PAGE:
National Assembly Speaker Nosiviwe Mapisa-Nqakula has declined a request submitted by the African Transformation Movement’s (ATM) to have the voting procedure on the Section 89 independent panel report into the Phala Phala farm scandal held via a secret ballot.
This comes after ATM president Vuyo Zungula wrote to Mapisa-Nqukula on December 1, asking MPs be allowed to vote through a secret ballot following the debate on the Section 89 panel report.
“The Speaker is empowered to exercise her discretion in determining the voting method to be employed to decide questions before the House where no voting method is prescribed in the Rules of the National Assembly,” Parliament said in a statement released on Monday morning.
In her letter to Zungula, Mapisa-Nqakula says she believes a closed voting procedure will deprive citizens of identifying the positions of their representatives across party lines and that this may facilitate the possibility of corruption aimed at influencing members to vote in a manner where they will be shielded from accountability to the people they represent for the exercise of their constitutional duty.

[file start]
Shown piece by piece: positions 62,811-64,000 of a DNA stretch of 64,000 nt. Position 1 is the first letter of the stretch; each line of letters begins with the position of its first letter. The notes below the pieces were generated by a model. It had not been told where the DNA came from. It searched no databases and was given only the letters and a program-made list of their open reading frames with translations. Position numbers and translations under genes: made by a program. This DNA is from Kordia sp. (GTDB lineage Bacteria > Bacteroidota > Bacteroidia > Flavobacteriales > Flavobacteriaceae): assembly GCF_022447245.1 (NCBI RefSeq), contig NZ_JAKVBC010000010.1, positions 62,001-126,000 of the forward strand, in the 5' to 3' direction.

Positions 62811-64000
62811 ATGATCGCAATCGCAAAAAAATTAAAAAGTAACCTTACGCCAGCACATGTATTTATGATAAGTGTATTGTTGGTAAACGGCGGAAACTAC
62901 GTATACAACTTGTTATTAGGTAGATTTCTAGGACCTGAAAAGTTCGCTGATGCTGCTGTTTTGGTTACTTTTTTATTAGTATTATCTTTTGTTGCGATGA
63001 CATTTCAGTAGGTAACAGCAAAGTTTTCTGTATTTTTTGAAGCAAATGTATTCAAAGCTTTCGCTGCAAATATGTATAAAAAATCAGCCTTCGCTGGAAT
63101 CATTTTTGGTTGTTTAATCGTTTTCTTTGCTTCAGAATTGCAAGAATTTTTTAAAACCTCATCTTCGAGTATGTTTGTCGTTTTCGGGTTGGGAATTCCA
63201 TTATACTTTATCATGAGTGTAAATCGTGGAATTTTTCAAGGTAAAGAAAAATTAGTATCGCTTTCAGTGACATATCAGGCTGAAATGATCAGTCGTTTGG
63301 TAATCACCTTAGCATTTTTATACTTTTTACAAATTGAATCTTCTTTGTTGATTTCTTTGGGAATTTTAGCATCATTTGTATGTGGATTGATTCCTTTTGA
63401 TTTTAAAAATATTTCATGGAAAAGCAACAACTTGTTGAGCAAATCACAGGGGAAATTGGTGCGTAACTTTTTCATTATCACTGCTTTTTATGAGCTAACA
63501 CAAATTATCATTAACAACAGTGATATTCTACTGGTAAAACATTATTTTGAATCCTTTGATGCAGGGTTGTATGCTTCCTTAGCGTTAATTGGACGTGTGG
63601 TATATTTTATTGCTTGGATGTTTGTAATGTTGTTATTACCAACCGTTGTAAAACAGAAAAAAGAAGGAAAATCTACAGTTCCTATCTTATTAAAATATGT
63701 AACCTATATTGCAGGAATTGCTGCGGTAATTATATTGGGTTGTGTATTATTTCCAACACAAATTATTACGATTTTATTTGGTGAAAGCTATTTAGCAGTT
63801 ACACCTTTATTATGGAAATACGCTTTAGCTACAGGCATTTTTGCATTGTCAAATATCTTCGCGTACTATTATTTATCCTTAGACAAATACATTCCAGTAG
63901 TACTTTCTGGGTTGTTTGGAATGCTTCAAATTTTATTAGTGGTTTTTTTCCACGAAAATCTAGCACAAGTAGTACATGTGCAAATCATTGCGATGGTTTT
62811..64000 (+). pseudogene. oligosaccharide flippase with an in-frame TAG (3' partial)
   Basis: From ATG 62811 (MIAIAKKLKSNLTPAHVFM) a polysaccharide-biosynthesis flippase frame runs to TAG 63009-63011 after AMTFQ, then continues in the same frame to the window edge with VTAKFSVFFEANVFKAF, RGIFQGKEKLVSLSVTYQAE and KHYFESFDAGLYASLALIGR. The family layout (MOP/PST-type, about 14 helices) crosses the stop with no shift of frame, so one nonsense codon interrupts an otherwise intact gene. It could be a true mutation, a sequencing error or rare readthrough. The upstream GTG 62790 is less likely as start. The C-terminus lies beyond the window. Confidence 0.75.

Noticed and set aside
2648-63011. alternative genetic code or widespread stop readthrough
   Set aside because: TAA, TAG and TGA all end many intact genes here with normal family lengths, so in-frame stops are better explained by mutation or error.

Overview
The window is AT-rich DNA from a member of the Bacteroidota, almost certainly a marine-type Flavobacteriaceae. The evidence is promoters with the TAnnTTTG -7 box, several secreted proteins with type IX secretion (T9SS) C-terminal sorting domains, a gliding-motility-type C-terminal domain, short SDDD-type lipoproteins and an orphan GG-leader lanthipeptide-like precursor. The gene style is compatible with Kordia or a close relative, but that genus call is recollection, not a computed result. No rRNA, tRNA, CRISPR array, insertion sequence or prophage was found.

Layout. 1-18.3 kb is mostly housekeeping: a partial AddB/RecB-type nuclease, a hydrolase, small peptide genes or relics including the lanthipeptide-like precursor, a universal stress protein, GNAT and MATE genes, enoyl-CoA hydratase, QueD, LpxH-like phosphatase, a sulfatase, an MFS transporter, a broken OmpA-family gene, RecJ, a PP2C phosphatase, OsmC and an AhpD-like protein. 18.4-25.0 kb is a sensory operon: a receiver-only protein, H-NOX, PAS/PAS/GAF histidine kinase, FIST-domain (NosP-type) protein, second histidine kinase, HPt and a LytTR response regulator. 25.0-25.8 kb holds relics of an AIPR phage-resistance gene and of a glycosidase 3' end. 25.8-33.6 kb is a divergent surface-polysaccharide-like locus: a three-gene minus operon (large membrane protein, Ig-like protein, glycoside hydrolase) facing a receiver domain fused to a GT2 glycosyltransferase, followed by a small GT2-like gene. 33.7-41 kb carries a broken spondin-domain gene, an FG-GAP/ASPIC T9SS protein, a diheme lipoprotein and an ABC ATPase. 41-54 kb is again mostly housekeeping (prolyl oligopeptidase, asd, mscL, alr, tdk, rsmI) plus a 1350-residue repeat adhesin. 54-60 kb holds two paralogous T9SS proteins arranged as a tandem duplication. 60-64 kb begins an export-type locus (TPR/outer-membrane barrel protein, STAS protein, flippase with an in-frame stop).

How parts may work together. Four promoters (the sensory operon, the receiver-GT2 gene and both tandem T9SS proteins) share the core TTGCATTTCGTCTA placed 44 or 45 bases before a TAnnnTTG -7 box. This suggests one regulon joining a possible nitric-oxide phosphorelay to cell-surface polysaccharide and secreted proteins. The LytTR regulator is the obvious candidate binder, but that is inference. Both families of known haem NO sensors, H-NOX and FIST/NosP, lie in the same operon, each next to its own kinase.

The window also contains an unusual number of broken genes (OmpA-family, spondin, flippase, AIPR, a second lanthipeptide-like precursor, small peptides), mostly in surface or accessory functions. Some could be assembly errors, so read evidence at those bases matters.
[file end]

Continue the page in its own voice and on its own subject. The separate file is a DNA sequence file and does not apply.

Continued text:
She also said she had to balance Zungula’s reasons for a secret ballot procedure against other imperatives, including the foundational constitutional principle of “openness”, as set out in Section 1(d) of the Constitution which guides SA democratic order. Furthermore, the Speaker said the constitutional requirement, as set out in Section 59(1)(b), that the National Assembly must conduct its proceedings in an open manner was also an important consideration in this case.
She also said she believed that the constitutional imperatives set out were equally compelling for the (House of) Assembly to uphold, when considered against her assessment of the prevailing political atmosphere in the country.
“An open and transparent procedure followed by the Assembly to exercise this important decision on the Section 89 Independent Panel Report, can only bring about public trust and confidence in the Assembly and our democratic dispensation.”